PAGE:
While the last Knurling Session was focused on Hardware and and how to make it work together using software, this quarter will be focused more on the software side of things. We'll explore basic Rust principles in a way that is suitable to get started with Rust for beginners.
This time, we'll work on a NeoTrellis board. The board is made of four 4x4 polymer buttons pads, where each button can be illuminated with a NeoPixel RGB LED. It comes as a set with a cool transparent and black plastic housing. The combination of RGB LEDs and buttons provides endless use cases for this board, be it as input device, display, control panel, basically anything that combines input with display. We'll use it as canvas to build a Minesweeper game.
In contrast to the former session, we will not start with hardware right away, and take a different approach to embedded development: Simulation. Simulation is commonly used, when the actual hardware is not yet available or inaccessible. It is practical to ensure that the program works as intended, while ruling out hardware bugs. It is practical for learning embedded development, when you don't want to spend money on hardware.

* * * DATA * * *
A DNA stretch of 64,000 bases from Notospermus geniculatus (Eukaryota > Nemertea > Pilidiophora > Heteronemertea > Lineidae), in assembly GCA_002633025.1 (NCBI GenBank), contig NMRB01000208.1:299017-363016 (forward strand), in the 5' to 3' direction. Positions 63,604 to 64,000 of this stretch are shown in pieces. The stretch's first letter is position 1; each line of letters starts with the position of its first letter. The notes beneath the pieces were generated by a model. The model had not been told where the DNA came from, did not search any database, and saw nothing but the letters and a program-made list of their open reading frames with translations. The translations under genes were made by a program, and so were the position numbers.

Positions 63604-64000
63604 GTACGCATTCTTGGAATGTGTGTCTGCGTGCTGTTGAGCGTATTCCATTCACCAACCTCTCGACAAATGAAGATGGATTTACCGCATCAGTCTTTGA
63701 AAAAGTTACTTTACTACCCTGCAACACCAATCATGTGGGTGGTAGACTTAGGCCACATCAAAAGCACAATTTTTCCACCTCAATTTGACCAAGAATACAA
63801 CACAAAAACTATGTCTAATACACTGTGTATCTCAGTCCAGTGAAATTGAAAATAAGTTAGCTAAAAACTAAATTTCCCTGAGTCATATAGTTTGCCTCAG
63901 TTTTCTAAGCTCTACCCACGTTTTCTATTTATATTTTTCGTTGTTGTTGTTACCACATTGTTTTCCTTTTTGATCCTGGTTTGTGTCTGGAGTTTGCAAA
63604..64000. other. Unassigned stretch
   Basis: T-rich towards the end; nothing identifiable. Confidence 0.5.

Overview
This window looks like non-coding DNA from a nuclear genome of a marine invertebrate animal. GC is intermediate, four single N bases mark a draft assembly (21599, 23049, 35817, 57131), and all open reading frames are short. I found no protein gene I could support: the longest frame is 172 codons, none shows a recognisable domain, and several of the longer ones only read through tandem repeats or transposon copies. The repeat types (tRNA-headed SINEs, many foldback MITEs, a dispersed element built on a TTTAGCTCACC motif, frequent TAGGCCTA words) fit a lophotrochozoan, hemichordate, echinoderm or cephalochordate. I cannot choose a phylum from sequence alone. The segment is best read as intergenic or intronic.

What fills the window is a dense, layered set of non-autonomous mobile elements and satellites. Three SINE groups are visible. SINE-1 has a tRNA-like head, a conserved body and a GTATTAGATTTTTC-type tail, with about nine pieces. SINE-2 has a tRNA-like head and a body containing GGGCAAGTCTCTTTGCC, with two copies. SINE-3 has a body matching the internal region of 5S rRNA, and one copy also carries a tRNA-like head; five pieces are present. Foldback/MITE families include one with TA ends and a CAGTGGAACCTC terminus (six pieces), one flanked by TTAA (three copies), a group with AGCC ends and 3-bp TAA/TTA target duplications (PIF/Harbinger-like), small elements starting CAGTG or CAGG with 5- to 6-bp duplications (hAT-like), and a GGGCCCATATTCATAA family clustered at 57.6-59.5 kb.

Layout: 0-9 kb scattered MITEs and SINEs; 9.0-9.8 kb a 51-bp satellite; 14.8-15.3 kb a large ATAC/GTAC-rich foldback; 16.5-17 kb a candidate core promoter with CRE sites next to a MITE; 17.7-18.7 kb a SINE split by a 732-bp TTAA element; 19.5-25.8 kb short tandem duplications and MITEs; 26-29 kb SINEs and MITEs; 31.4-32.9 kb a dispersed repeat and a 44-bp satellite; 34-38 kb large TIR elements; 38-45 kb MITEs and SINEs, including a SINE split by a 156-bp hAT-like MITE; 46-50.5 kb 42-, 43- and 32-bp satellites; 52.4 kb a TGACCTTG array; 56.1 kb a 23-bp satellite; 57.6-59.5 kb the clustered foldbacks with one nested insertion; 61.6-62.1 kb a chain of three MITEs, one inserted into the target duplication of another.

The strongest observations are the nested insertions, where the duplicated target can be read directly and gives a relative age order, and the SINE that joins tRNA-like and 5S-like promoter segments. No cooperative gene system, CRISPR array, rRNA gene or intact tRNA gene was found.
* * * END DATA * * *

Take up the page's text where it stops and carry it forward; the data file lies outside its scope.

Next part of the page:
We'll build the simulator first, write the game for the simulator and port it to the hardware in the last step. This learning journey allows you to see
no_std code side by side.
This knurling session will start on February 15th, releases will be on a weekly or biweekly basis, so the session as a whole will run longer then 3 months.
How can you participate?
Bill of Materials
- 1 8X8 TRELLIS FEATHER M4 ENCLOSURE
- 4 ADAFRUIT NEOTRELLIS RGB DRIVER
- 4 SILICONE ELSTMR 4X4 BTN KEYPAD
- 1 Stemma cable
- 1 nrf52840-DK
- soldering iron
- some copper wire
Sponsor this work
Knurling Sessions are a Knurling project and can be funded through GitHub sponsors. Sponsors get early access to Knurling Sessions and other tools we are building. Thank you to all of the people already sponsoring our work through the Knurling project!